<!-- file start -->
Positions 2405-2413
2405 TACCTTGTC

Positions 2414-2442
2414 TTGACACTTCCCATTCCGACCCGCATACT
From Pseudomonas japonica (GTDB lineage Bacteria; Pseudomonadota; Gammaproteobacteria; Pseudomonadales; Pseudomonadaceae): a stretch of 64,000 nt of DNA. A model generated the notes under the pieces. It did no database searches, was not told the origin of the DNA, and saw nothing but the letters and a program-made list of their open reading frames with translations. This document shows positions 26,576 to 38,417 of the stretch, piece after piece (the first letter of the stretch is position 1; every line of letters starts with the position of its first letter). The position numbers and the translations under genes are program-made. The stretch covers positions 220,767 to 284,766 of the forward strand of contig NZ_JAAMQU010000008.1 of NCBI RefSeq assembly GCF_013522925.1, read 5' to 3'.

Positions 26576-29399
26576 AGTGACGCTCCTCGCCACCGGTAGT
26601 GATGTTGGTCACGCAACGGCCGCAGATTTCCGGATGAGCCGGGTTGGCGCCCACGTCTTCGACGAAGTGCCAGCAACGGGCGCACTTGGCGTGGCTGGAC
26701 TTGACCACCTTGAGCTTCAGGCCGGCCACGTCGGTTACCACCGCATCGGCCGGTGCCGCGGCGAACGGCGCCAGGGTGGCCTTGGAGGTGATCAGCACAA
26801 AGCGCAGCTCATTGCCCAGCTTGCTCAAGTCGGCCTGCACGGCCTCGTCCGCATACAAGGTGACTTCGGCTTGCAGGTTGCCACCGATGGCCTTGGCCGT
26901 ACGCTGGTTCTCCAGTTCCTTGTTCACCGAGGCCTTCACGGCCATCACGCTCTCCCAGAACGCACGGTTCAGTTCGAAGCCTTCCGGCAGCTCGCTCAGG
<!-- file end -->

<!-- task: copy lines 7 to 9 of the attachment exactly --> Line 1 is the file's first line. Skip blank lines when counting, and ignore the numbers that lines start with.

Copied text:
26576 AGTGACGCTCCTCGCCACCGGTAGT
26601 GATGTTGGTCACGCAACGGCCGCAGATTTCCGGATGAGCCGGGTTGGCGCCCACGTCTTCGACGAAGTGCCAGCAACGGGCGCACTTGGCGTGGCTGGAC
26701 TTGACCACCTTGAGCTTCAGGCCGGCCACGTCGGTTACCACCGCATCGGCCGGTGCCGCGGCGAACGGCGCCAGGGTGGCCTTGGAGGTGATCAGCACAA